- Do the fees change when there is no tenet in the property?
- How do you screen tenets?
- How is rent collected?
- How often will I get updates on my property?
- How long is your average vacancy?
There are dozens more but this are some of the most important questions to ask.
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A Wider Net
You want to get into the rental property game but you live in New York City or San Francisco or Los Angeles, or any other city where property prices are sky high and you can’t afford to buy a home locally. You don’t have to miss out on that passive income.
When you hire a property management company, you can cast a wider net than if you had to invest locally and you can be an absentee owner. That doesn’t mean you should never visit a property before you buy it.
This is a big investment and you want to do your research on the local area; You can’t just go into any town or any neighborhood, buy rental property and expect to make money. It takes a lot of research to choose the best location to invest in.
A strong buy and hold neighborhood is important. This isn’t about flipping houses, it’s a long term investment. There are five key factors that can help you choose the best neighborhood:
Median Home Value: In regard to list price, half the homes are listed above this price and half below it.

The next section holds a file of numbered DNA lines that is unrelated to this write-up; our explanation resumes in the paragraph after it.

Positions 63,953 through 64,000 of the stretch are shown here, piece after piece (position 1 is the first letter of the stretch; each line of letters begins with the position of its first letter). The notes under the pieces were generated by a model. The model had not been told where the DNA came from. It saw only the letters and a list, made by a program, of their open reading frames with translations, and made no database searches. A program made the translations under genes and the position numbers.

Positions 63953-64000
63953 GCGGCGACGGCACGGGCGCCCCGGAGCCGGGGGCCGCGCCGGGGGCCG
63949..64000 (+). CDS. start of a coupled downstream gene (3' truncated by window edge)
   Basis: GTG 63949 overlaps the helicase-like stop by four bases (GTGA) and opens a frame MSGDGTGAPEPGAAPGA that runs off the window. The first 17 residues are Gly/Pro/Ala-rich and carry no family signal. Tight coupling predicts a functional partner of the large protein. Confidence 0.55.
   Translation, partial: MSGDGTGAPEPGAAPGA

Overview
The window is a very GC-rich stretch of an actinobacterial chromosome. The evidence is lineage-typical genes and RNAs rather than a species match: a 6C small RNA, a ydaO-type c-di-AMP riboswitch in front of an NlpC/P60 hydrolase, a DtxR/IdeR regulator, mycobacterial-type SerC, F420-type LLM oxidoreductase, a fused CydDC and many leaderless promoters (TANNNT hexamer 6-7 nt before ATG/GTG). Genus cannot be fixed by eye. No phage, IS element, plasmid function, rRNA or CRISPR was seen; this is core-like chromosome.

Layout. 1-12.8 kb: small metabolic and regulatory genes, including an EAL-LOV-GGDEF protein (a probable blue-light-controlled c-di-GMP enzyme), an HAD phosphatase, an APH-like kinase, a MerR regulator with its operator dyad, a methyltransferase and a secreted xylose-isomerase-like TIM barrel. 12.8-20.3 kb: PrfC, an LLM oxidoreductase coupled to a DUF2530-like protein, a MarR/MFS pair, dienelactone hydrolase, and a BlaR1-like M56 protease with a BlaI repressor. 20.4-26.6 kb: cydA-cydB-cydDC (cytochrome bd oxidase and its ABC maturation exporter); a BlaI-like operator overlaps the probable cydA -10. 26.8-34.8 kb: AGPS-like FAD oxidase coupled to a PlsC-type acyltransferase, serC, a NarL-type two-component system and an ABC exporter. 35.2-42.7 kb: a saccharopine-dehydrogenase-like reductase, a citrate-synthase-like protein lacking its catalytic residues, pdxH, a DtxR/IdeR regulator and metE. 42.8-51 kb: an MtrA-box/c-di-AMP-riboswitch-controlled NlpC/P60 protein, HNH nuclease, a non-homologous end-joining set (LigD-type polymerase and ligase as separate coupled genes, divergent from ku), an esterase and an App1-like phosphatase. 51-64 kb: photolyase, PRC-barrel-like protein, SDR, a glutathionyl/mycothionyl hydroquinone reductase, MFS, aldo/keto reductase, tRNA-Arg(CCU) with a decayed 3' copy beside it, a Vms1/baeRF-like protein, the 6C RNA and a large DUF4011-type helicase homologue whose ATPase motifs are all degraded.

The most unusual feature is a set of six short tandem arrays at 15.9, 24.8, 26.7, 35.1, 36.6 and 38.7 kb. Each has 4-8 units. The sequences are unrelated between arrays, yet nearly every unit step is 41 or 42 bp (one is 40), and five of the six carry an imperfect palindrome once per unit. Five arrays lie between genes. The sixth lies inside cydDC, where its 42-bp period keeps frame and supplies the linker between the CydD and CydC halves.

Median Income: Median income is the amount that divides income distribution into two equal groups, half with incomes above that amount and half below.
Percent Employed: This is the rate of employment in an area. A number above 70% is considered high, under 50%, low.
Percent of Owner Occupied Homes: This is the number of people in the area who own rather than rent.
Average School Rating: Whether or not an area has good schools is one of the most important factors when considering rental property.
A management company can provide you with most of this information but if you are able, it’s ideal if you can see the property before you make the investment. If you set up an LLC for your rental property, the trip can be written off as a business expense. Just make sure you choose a company that has experience dealing with out of state investors.
Because you are hands off, it’s all the more important to receive regular updates. Some owners want to know every time a light bulb needs to be changed, some just want a monthly update on their portfolio.
Make it clear to potential management companies how often you want to be updated and what kind of detail the updates should include. Some examples of the types of reports that are customary are lease expirations, security deposits, tenet profiles, open work orders, rent roll analysis, and delinquency summaries.
Owning rental property doesn’t have to be labor intensive. So much of the research from finding the right location to the right house to the right management company can be done on-line from anywhere in the world. And once you have the right management company, your rental properties will truly be a source of passive income.
Memphis Invest: A turnkey real estate management company.
Instavest: Follow an investor.
Investable: Research and evaluate rental properties.